The DualCOR material used in their forged irons provides excellent feedback. The same technology is used in the 0211s, so the golfer has the forged feel, with the player’s distance and good forgiveness.
From a price perspective, the 5-GW set was offered by PXG from their website, and most of the major retailers have them at great prices.
8. PXG 0311 ST – Best Players Irons For Control
These stylish and elegant forged irons bring some of the best control in any iron for low and scratch players giving them fantastic feedback and control of their shots from the longest to the shortest in the bag.
The PXG 0311 ST set ranges from 3i to GW, and there is a noticeable difference as the clubs get longer.
To assist even the best players, the longer irons 3-5i have a subtle trapezoid-shaped cavity positioned near the top of the clubface, while 6i-GW looks like the more traditional blades.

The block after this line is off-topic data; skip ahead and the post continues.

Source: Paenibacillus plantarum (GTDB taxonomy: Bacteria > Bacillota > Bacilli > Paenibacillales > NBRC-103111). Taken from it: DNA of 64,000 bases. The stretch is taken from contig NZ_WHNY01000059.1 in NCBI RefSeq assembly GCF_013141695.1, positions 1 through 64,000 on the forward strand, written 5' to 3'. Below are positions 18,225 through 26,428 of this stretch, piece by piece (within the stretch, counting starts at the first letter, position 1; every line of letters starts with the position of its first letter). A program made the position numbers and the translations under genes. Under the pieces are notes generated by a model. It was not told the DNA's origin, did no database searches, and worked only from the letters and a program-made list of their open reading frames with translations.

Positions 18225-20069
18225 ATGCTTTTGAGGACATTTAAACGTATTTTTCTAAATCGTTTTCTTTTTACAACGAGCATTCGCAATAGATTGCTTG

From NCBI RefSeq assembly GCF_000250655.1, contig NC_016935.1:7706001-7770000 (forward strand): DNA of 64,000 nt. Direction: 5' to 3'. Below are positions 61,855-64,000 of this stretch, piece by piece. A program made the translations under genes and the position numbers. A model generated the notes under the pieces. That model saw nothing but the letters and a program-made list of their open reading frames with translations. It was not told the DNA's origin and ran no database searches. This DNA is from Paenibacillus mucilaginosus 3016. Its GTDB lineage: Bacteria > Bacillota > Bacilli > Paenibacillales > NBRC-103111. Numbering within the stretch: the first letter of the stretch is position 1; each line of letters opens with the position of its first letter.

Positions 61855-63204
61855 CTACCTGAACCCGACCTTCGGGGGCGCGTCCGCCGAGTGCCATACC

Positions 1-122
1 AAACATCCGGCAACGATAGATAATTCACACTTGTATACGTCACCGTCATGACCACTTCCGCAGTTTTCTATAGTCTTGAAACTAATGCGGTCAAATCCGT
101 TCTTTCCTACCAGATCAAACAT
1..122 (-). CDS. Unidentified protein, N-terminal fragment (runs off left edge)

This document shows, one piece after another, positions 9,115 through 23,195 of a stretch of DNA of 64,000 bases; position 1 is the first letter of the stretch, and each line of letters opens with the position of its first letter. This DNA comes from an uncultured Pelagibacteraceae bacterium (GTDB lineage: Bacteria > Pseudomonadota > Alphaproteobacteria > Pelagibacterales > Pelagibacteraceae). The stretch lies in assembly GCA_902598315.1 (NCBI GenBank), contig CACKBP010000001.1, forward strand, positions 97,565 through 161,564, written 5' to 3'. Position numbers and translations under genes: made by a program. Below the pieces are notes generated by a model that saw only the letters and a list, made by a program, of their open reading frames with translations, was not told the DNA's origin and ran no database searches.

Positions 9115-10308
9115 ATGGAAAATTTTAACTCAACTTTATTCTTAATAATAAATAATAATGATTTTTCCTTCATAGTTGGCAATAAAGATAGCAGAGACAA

Including a cavity on the longer irons shows that Bob Parsons and his team have their finger firmly on the innovative pulse in golf and aren’t afraid to blend and match performance and forgiveness even at the highest skill levels of the game.
The milled, triple-forged iron with its modifiable tungsten weights in the heel and toe and the titanium weights in the center means every club can be fine-tuned for performance and forgiveness to provide exceptional versatility and adaptability for any player.
Precision Weighting Technology is the denotation for the weight in the head. During fitting, it can be adjusted in 2g increments so you can test each club with different swing weights – but it can’t be changed once it’s fitted, so investing in proper fitting is a wise plan here if you intend to purchase a set.
The 0311 STs are lower spinning than other blade irons, and this is due to the weights in the sole creating a slightly lower COG. The spin is not hugely lower, only a few hundred RPMs, but still enough to make that higher trajectory and achieve more distance, especially in the wind.